The World’s Top 5 Healthiest Cities to Live In

They say that in order to fully enjoy a long and healthy life, you need to have a purpose, be involved in an active lifestyle, and feel more relaxed. Luckily, it’s now easy to embrace those things by living in a place where they come naturally. Here, we will give you some of the world’s healthiest place to live in this year. In these places, the people are good, the air is clean, the surroundings are green, and the foods are fresh and healthy. So when you’re ready to escape to a place where you can feel better, look younger, get happier, and live longer, here are some of the best options to choose from.


Currently, Singapore has the lowest infant mortality rate in the world and among the countries with highest life expectancy rate, according to the World Health Organization (WHO). In addition, this country has the most successful healthcare system, with approximately 70-80% of the population use the public health system. Worldwide, Singapore is also considered one of the cleanest cities. Unlawful disposing of waste products, performing activities that contribute to pollution, littering, and even spitting, are strictly prohibited by law. Singapore also offers dozens of parks and green spaces that encourage runners, walkers, and cyclists to become more engaged in outdoor activities. Plus, this city has so many healthy communities and properties, ranging from affordable apartments to luxury CBD condo, which are all great for growing families.



Tokyo remains to be one of the world’s biggest cities with the most efficient transport system. Every day, this city moves approximately 3 million people in the greater metropolitan area, and yet its greenhouse gas emissions are lower compared to other cities in Asia. The average commute in Tokyo only takes 1 hour, but in other cities, the average commute is 3-4 hours. Furthermore, Tokyo’s life expectancy rate is the highest in the world – 87 years for women and 80 years for men. This high life expectancy can be attributed to their discipline and healthy diet, which consists of rice, vegetables, and fish.


Copenhagen, which is the Denmark’s capital and most populated city, is full of ambitious professionals, and yet people here don’t work the stereotypical long American hours. In fact, only 2% of employees in this city work 40 hours a week or more. Most companies in Copenhagen (well, in most of Denmark) allow their employees to leave work at a reasonable hour to spend more quality time with their families, join in some sports, and participate in community activities. Aside from these, employees are given generous vacation benefits from 5 to 6 weeks of vacation per year and up to a year of paid maternity/paternity leave. No wonder why Denmark is considered one of the happiest places to be on Earth! And talking about a city that is committed to health, this city provides a great place for outdoor activities. It replaced its driving culture with a cycling and walking culture, and now people here commute to work or school every day by walking or biking. This means that you can take a lungful of air in this city without fear. Since 2005, greenhouse gas emissions in Copenhagen are down to 20%, and the city is putting a lot of effort to be the first carbon-neutral capital in the world by 2025.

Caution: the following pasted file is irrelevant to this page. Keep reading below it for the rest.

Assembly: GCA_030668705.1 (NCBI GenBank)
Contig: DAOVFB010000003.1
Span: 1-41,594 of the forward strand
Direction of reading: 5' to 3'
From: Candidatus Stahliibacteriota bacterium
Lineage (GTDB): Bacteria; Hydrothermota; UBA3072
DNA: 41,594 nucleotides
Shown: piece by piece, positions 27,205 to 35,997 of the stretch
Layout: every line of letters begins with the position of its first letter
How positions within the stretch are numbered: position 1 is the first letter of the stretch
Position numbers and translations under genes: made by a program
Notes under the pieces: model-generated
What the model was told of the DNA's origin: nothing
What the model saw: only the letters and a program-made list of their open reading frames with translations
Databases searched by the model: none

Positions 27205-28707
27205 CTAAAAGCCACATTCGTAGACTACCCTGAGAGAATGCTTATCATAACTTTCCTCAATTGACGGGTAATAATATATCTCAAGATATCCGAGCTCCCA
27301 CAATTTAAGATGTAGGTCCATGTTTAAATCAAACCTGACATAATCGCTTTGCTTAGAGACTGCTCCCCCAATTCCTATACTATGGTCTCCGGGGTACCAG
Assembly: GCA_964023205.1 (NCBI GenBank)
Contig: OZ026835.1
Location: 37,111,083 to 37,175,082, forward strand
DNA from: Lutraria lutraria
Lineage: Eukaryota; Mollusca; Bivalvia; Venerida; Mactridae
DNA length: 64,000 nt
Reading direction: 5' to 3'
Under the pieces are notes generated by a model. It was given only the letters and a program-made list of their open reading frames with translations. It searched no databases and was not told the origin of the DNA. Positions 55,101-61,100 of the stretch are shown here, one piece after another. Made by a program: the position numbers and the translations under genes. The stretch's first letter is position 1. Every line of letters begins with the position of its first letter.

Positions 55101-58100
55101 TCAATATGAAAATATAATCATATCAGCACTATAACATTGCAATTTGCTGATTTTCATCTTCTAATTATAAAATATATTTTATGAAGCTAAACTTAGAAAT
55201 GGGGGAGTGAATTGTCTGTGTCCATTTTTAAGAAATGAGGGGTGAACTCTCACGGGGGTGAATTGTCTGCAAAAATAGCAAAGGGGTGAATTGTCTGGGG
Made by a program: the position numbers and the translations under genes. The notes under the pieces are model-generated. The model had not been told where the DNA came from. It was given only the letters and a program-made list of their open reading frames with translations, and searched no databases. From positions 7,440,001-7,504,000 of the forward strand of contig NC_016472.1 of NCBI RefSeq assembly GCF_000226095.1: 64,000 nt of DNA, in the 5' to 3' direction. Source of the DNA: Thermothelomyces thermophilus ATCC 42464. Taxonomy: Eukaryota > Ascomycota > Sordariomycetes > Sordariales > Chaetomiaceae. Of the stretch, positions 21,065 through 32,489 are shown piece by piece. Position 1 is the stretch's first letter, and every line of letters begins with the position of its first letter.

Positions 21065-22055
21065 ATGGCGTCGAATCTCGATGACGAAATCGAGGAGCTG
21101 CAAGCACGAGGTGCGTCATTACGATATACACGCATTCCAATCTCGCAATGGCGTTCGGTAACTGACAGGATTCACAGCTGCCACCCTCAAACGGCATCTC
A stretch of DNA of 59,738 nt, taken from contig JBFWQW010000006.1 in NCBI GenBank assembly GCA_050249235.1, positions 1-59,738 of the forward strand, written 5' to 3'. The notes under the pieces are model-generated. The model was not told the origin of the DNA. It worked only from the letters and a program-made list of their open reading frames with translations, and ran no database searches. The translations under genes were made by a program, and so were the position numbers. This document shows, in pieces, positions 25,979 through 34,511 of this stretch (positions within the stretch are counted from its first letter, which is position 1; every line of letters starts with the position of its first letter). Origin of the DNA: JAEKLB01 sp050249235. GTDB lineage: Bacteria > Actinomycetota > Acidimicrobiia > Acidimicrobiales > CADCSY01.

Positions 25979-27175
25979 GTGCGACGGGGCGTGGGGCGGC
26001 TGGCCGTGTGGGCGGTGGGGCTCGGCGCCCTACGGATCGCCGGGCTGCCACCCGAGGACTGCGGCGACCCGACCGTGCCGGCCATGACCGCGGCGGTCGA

Perth is considered one of the most populous cities in Australia, and yet it is regarded as one of healthiest cities in the world. Some of the factors that contribute to Perth’s placement in top 5 healthiest cities are its commitment to healthy living, and active effort to promote physical activities and improve quality of life. The city government encourages the public to walk or use bikes to commute to school or work, not only to lessen the greenhouse gas emissions, but to also make people involved in physical activities. From 1998 to 2009, the number of cyclists in the city increased by 450%! And Perth continues its effort to develop its city transit system by installing more bike stations and roads.


The Economist Intelligence Unit ranks the city of Vancouver as one of the top five livable cities in the world. Not only does it provide quality education, great views, and amazing culture, but one of the reasons why it became one of the best is because of its commitment to health and quality living. Just like Copenhagen and other cities in the world, Vancouver replaced its car-centered culture with walking and cycling culture. Now, this city is regarded as one of the places on Earth with the cleanest air. Since 1990, Vancouver has reduced its carbon emission by 6 percent, despite a nearly 30% percent growth in population. But aside from promoting clean air, the leaders of this city also put great effort to ensure that all residents here have access to quality healthcare, nutritious food, and happy and safe environment.